PROUD MAN by Katharine Burdekin

PROUD MAN

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KIRKUS REVIEW

 A first US edition of another reprinted novel (this originally published in 1934) by Burdekin (1896-1963), who also wrote as ``Murray Constantine'' (Swastika Night, 1985; The End of This Day's business, 1989). In her most impressive re-outings so far, a highly evolved, vegetarian, androgynous, self-fertile, dispassionate, rational, telepathic Person from the far future visits 1930's England in a dream. More than dialectic, less than polemic, Burdekin's ``novel'' offers observations from this detached, implicitly feminist perspective. In the first section, the Person describes and analyses human and British history for his/her contemporaries (though whence the Person derives his/her information isn't clear). Next, the Person meets and talks with an old priest, Andrew Gifford, who calls the Person ``Verona'' and teaches him/her English. Then the Person converses with Leonora Simons, a novelist who's trapped and frustrated by sexual politics and gender identity, and whose child had died. Finally, the Person encounters Gilbert Hassall, a child-murderer who regards the Person, now calling him/herself Gifford Verona, as male. Vastly more readable than other Burdekin reissues, with frequently devastating--and remarkably skillful--feminist analyses. (Be prepared, however, to grit your teeth when the author comes unstuck; her discussion of homosexuality, for instance, is utterly misguided.)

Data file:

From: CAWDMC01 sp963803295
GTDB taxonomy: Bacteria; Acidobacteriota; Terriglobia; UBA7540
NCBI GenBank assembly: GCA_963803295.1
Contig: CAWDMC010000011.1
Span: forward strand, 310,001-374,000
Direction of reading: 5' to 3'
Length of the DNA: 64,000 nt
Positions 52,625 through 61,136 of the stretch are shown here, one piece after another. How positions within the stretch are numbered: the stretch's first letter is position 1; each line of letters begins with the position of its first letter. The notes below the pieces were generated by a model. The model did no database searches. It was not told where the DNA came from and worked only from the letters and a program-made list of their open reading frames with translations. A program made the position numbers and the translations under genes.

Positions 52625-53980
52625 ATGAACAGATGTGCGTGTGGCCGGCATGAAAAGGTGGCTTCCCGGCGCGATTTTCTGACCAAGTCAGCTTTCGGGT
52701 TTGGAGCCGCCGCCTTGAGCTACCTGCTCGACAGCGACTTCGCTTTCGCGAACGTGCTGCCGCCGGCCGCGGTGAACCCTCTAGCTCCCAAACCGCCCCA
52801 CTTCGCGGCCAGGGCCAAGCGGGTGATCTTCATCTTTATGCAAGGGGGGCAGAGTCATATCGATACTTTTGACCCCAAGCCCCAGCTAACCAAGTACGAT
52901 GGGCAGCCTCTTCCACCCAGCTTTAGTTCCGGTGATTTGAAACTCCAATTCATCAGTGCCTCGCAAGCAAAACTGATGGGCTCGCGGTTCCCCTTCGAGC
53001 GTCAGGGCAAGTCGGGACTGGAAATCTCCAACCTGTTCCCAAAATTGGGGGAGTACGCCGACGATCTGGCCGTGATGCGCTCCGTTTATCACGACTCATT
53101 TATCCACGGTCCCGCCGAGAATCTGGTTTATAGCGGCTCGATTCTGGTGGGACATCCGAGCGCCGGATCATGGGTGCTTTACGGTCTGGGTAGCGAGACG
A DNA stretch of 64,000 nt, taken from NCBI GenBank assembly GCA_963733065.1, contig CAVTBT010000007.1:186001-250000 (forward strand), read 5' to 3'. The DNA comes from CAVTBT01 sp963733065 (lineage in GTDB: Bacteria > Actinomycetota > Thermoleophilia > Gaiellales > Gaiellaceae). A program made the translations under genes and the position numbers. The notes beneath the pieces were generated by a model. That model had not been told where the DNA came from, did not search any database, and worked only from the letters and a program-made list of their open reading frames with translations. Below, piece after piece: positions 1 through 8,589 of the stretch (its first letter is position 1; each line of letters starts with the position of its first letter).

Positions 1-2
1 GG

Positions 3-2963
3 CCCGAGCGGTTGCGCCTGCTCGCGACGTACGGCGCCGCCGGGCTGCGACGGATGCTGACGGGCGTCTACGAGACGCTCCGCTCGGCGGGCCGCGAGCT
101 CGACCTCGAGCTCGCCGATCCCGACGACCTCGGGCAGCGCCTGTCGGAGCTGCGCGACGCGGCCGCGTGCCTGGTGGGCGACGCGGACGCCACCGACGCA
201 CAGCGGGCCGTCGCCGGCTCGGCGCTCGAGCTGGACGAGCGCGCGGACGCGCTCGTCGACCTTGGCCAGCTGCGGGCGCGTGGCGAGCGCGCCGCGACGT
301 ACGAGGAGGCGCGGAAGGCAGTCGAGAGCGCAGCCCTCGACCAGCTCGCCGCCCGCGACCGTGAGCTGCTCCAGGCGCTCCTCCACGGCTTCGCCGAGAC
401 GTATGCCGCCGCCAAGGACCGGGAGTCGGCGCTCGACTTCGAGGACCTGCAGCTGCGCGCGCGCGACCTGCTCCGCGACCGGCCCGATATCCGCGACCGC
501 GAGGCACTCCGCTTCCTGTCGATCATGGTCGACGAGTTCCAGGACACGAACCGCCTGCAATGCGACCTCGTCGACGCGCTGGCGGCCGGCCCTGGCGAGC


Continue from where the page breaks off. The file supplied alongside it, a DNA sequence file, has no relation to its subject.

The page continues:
Pub Date: Oct. 30th, 1993
ISBN: 1-55861-070-7
Page count: 368pp
Publisher: Feminist Press
Review Posted Online:
Kirkus Reviews Issue: Sept. 1st, 1993